Early Microprocessors in Industrial Microcomputers

Jon Elson elson at pico-systems.com
Wed Mar 9 23:45:59 CST 2016

On 03/09/2016 08:43 PM, Chuck Guzis wrote:
> On 03/09/2016 08:49 AM, Jon Elson wrote:
>> The row of red LEDs at the bottom of the pic is the front 
>> panel of
>> the 7300 CPU.  They had an industrial control bus that 
>> allowed you to
>>  connect a wide variety of interface boards, like encoder 
>> counters,
>> DACs, digital inputs and outputs, etc.  It used 
>> battery-backed DRAM,
>> and was made around 1978.
> Much of the old Mitsubishi CNC gear uses battery-backed 
> RAM via a lead-acid storage battery "floated" on a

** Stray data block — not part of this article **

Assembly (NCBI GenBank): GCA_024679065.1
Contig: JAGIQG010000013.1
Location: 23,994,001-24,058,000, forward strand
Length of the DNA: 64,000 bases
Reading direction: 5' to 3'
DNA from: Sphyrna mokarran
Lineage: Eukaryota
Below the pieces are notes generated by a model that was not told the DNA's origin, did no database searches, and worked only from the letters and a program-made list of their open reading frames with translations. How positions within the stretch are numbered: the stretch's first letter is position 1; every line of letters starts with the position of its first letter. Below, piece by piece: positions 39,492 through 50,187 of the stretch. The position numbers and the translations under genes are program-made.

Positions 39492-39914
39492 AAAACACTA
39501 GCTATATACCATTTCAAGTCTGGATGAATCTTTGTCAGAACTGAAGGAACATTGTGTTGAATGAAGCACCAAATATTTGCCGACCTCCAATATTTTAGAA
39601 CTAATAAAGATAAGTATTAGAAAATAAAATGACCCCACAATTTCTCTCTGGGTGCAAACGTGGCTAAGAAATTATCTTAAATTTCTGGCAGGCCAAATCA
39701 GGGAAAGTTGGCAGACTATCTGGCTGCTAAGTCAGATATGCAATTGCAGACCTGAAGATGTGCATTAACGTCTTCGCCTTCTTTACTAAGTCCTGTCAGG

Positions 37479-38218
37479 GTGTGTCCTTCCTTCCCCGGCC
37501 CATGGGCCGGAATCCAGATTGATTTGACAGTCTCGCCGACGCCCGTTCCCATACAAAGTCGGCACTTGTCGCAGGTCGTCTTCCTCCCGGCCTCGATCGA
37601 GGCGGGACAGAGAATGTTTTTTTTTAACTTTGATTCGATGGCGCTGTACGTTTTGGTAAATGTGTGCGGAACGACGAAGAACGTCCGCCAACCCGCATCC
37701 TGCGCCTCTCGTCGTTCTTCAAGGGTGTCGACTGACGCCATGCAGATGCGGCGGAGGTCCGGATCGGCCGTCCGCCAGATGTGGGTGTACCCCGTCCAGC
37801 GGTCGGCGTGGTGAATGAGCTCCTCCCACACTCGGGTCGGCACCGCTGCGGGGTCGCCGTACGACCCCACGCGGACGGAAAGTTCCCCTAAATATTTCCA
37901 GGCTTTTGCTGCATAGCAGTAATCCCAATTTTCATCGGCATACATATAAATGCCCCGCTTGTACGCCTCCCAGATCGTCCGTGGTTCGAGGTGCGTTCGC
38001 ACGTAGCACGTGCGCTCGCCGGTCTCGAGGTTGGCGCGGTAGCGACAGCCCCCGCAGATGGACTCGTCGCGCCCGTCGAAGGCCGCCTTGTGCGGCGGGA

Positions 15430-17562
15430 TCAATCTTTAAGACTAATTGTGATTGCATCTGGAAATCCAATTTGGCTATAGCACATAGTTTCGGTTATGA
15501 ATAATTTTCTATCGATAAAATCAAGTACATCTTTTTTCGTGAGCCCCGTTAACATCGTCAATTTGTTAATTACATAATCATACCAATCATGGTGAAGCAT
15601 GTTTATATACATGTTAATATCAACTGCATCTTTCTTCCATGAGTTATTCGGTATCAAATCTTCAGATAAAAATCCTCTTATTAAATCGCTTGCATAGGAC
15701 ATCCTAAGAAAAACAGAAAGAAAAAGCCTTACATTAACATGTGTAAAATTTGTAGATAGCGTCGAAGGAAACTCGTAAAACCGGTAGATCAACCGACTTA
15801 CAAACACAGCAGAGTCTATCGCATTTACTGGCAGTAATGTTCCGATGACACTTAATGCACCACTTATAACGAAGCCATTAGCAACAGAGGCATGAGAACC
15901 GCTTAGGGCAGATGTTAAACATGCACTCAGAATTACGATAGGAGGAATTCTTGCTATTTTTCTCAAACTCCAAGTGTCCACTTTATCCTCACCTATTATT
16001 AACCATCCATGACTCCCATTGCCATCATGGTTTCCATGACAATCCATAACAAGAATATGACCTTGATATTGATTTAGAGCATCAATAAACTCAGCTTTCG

> supply.  A tape or diskette drive is used for loading it 
> with parameters and software.  Once read, the floppy isn't 
> used for regular operation.
The A-B was loaded from paper tape.  I didn't get the CNC 
executive with it, just the CPU diagnostics.
I found a guy on the net who serviced these oldsters and 
made a tape on one of his customer's machines.
I then had to write a disassembler and patch the code to 
make it work on my specific setup.  Mostly, I had to change 
the encoder resolution.  Lucky for me, it was only a 2:1 
change.  I quickly built a "BTR"  (behind the reader) 
interface to a laptop, and used it to download the executive 
and then it drip-fed the CNC program a line at a time to the 
A-B control.

When CPU power was off, the DRAM arrays were powered up 640 
times a second and a complete refresh cycle was done, then 
the DRAMS were powered off again.  If you leaned close to 
the memory power supply, you could hear the 640 Hz tone.


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